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"Scholar-Soldier-Industrialists" to Be Trained -- To Call "Munitions Battalion"


"I judge that Secretary McNider's new plan for aiding men to work their way through college in return for military service will be undoubtedly effective," stated Colonel Browning in an interview with a CRIMSON reporter last night.

"It will prove especially valuable in any national emergency when trained men are essential for war organization. On the fact of it, the plan seems sound and quite practical of development."

To Form "Munitions Battalion"

Colonel Browning, commanding officer of the Harvard Military Science department, made this statement in reference to the new method of building up a national reserve of 4000 scholar-soldier-industrialists devised by Hanford McNider '11, Assistant Secretary of War. This plan will become effective next spring and is supported by industrialists all over the country.

The army will apply to the presidents of several leading colleges for juniors, working their way through college, who desire additional support from the government. These men will be formed into a self-sufficient unit which will be designated the "Munitions Battalion" for some obscure reason. Their station will be near Washington. At the end of their college term, they will be assembled and given an intensive military course until college reopens. Their training will be similar to that given at Plattsburg before the war.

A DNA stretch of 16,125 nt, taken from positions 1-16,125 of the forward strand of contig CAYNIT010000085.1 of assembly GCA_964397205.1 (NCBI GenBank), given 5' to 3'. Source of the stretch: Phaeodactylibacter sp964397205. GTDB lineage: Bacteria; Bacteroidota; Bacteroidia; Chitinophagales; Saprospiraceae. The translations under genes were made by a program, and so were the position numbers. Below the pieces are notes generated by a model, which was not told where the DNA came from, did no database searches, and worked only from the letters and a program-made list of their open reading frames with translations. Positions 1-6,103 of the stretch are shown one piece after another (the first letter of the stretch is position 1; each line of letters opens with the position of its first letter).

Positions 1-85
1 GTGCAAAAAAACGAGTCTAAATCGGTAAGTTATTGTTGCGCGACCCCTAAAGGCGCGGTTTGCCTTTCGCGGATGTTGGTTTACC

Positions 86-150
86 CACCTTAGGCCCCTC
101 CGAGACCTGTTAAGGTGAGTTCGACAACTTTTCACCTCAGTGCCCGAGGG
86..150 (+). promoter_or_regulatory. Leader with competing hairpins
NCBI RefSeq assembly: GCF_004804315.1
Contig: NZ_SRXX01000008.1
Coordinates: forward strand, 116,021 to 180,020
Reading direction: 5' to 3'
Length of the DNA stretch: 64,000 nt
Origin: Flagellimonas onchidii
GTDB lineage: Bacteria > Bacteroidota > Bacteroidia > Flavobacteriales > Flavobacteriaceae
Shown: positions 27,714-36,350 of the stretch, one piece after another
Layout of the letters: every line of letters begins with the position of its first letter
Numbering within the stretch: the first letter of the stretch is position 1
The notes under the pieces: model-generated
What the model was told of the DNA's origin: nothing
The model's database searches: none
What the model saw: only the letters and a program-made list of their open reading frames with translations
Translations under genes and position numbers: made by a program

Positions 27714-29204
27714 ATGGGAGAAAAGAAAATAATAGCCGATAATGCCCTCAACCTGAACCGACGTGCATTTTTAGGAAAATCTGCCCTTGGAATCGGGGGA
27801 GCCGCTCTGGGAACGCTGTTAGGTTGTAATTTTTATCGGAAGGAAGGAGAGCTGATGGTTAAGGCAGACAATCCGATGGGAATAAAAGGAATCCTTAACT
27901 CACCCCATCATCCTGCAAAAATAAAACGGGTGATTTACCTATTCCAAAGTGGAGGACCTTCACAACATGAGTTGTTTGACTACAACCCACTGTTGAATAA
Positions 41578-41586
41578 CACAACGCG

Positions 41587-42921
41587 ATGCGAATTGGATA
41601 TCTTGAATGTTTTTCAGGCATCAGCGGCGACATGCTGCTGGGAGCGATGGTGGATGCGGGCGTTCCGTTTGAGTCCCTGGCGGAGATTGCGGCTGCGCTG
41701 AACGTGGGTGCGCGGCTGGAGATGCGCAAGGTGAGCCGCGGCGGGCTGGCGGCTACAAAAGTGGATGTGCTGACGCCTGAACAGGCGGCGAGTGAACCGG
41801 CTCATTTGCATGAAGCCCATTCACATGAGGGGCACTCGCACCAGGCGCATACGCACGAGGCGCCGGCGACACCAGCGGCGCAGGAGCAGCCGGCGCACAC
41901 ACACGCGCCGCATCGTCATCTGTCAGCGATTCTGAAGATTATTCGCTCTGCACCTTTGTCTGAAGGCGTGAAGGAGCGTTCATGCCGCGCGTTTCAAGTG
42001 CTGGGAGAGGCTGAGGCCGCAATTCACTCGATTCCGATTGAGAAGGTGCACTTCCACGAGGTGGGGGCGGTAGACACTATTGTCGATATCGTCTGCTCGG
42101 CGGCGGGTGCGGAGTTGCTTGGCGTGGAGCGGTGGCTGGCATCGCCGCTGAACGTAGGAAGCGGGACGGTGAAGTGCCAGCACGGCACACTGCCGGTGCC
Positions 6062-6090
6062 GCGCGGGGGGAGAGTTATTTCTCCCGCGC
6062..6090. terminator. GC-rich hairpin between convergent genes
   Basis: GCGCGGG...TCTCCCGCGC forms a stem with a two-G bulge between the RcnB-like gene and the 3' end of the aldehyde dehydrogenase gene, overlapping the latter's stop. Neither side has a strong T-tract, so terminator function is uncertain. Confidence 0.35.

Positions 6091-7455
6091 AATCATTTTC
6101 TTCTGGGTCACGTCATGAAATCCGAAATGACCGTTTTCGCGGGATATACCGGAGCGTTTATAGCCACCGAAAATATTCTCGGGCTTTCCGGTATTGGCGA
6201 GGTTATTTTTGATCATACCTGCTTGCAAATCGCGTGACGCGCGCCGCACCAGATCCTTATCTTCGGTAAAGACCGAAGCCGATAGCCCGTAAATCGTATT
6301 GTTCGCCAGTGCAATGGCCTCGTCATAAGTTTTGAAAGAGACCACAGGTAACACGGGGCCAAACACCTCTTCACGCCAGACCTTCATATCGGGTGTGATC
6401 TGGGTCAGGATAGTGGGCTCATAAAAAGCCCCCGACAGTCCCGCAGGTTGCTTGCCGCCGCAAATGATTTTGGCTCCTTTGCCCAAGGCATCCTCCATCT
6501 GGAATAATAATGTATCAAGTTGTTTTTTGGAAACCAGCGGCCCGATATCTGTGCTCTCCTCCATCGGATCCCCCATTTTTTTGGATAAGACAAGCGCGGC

With the end of summer they will be returned to their respective colleges. For nine months the army will then relinquish all control of them while they finish college and receive their degrees. The government will pay their tuition and room rent.

To Have Business School Instructors

As soon as they have received their degrees, they will return to their station near Washington and will have military drill and three or four hours study on Army procurement problems each day. Their instructors will be selected graduates of the Army Industrial College and of the Harvard Business School.

The men will complete their enlistment period in nine months and will then be free to seek any industrial position their training has equipped them for.

By this system, the War Department expects to build up a reserve corps of trained executives familiar with military methods. The cost of sending a man through two years of college will be no greater than the upkeep of a regular army private over a similar period.

Cites Army Business Training

Colonel Browning stated in a further discussion of the new system, "I believe that this plan is an indication of the increasing value of business training in military service. The American army has always been a pioneer in adopting scientific business methods and at present has many technical and industrial training colleges. A number of college graduates annually enter the army for the purpose of getting commissions and this constant influx of trained men has created a high standard throughout the service. Secretary McNider's system will provide and additional group of military specialists to supplement the army in case of war. It will be no great innovation but the result of a growing need for technically trained men. My impression of the plan is a very favorable one."

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